In this post I want to look at how the poem composed by Jura Soyfer whilst he was in Dachau Concentration Camp in 1938, the ‘Dachaulied’, became known in the UK. As discussed in a previous post, the song was an ironic response to the Dachau Camp slogan: ‘Arbeit Macht Frei’ (‘Work Makes you Free’).
This song is of particular interest to me as an archivist because its origins highlight the fact that not all of Soyfer’s lyrics and writing reached the outside world as written texts. In Dachau the poem could not actually be written down, of course, so knowledge of the lyrics had to be passed on orally. Once it had been set to music by the composer Herbert Zipper, who was in Dachau with Soyfer, and the song was recited to a small circle of Soyfer’s comrades, who memorised them and sang them in secret.1
A written record of the song was made only after Zipper had been released from Dachau and was safely in exile in Paris in March 1939. From Paris the song was brought by another Dachau inmate to the UK, where it circulated among the Austrian exile community. The image above shows what may be one of the first written records of the song. It is a rather tatty leaf manuscript, without a title or author and with a number of corrections and discrepancies with the (later?) published version. Possibly it was even written down from memory by someone who had been in Dachau with Soyfer.
In London, the exiles did their best to promote the poem to the outside world. The youth exile group, Young Austria, were the first to publish the poem – it appeared in their journal Young Austria in November 1939.2 In 1940 it was published by so-called ‘enemy alien’ prisoners in Mooragh Internment Camp in Ramsey on the Isle of Man in their publication, Stimmen hinter Stacheldraht (Voices behind barbed wire). In the copy of the publication in the Exile Collection of the Germanic Studies Library archives shown above, the addendum below the poem translates as follows:
Above the entrance to Dachau Concentration Camp stands the slogan ‘Arbeit macht frei’. The ‘Dachau Song’ by Jura Soyfer, a Viennese poet who died aged 27 in Buchenwald in February 1939, is reproduced here inexactly from the memory of one of the former inmates of Dachau.
In 1942 the poem was also was published by the Austrian Centre again as one of the five Soyfer poems in the anthology Zwischen Gestern und Morgen, mentioned in a previous blog.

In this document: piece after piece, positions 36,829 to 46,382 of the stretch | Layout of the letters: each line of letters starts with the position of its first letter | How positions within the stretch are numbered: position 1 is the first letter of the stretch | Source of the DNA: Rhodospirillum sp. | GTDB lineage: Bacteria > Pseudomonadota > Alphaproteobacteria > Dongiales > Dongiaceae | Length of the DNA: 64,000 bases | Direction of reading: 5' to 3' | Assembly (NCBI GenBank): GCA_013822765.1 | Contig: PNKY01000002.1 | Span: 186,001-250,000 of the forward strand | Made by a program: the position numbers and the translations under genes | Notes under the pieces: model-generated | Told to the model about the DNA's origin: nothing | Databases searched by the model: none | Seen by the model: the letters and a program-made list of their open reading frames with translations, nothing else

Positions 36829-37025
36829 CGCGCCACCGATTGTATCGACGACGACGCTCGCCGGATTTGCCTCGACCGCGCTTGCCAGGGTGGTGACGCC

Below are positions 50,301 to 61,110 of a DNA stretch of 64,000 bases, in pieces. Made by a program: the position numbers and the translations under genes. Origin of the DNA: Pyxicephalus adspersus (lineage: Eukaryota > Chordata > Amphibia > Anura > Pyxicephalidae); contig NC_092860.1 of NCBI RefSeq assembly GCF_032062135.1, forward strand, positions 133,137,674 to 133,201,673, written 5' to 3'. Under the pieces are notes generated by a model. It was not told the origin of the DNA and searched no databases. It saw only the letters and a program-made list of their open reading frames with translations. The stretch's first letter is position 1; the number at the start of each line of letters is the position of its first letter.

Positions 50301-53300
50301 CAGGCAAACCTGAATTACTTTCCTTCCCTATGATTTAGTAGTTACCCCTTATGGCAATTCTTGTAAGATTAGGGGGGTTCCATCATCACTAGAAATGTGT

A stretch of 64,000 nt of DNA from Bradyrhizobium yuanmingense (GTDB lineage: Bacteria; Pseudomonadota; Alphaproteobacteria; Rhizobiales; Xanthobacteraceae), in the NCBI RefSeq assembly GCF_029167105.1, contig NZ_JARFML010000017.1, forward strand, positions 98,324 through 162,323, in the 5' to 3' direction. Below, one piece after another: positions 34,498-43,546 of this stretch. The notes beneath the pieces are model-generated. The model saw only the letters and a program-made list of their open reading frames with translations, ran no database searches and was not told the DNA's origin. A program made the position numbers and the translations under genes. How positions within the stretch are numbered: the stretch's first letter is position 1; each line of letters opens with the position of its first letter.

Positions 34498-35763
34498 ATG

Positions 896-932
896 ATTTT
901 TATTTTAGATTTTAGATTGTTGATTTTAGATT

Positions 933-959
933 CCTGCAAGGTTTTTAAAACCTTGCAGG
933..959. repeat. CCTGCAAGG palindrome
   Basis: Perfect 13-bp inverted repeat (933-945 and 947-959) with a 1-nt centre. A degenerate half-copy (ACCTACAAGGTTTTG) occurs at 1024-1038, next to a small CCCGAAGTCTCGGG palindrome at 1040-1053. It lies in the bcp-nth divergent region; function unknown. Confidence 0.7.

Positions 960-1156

In the same year the ‘Dachaulied’ was then brought to the attention of officials in the Ministry of Information, probably by the Hungarian exile, Arthur Koestler, who had been employed to write propaganda film scripts for the Ministry. He incorporated the ‘Dachaulied’ into the film, Lift your Head, Comrade, which told the story of German and Austrian anti-fascist volunteers who had joined the British Army Pioneer Corps.3
Listen to this song. It is sung to this very day by the prisoners in the concentration camp at Dachau. It was written by a young Austrian poet in the camp, whom the SS men eventually killed. ‘Pitiless the barbed wired. All around is charged with death. Keep your step, comrade. Lift you head, comrade. And always think to the day, comrade, when the bells of freedom will ring.’
In the film the song has taken on the role of a battle song – exactly as Soyfer had intended. The film is available to view on the Imperial War Museum’s website here.
After the war the ‘Dachaulied’ became still better known to English speakers through the translations of John Lehmann. The above image is a typescript of Lehmann’s translation of the ‘Dachaulied’ in the Miller Archive, which he published in 1946 under the title ‘Song of the Austrians in Dachau’ in Poems from New Writing under the pseudonym Georg Anders. Lehmann was a great friend and admirer of Soyfer, writing in 1939 that Yura[sic] Soyfer, who ‘died in a Nazi concentration camp early this year’ was ‘a talented young Austrian writer, a Schutzbündler, who […] was one of the favourite writers of the little Viennese cabarets’.4 Lehmann was in fact responsible for publishing the only part of Soyfer’s novel to be published while Soyfer was still alive (in the first volume of his New Writing series in 1936). As the postcard below shows, he continued to promote Soyfer’s work over several decades, publishing more of Soyfer’s work in 1963.
1 Horst Jarka, Jura Soyfer: Leben, Werk, Zeit, (Vienna: Löcker Verlag, 1987), pp. 475-480.
2 Jennifer Taylor, ‘The Press of the Austrian Centre’ Out of Austria: the Austrian Centre in London in World War II, ed. by Marietta Bearman and others (London: Tauris Academic Studies, 2008), pp. 59-85 (p. 77).
3 Matthew Lee, ‘The Ministry of Information and anti-fascist short films of the Second World War’, in Holocaust and the moving image: representations in film and television since 1933 (Great Britain: Wallflower Press, 2005), pp. 107-108.
4 John Lehmann, ‘About the contributors’, in New Writing, ed. by John Lehman (London: Hogarth Press, 1940), pp. 8-10 (p. 10). A Schutzbündler was a member of the paramilitary wing of the Austrian Social Democratic Party, the Republikanischer Schutzbund, which fought against the establishment of the authoritarian corporate state by Engelbert Dollfuss in 1933-34.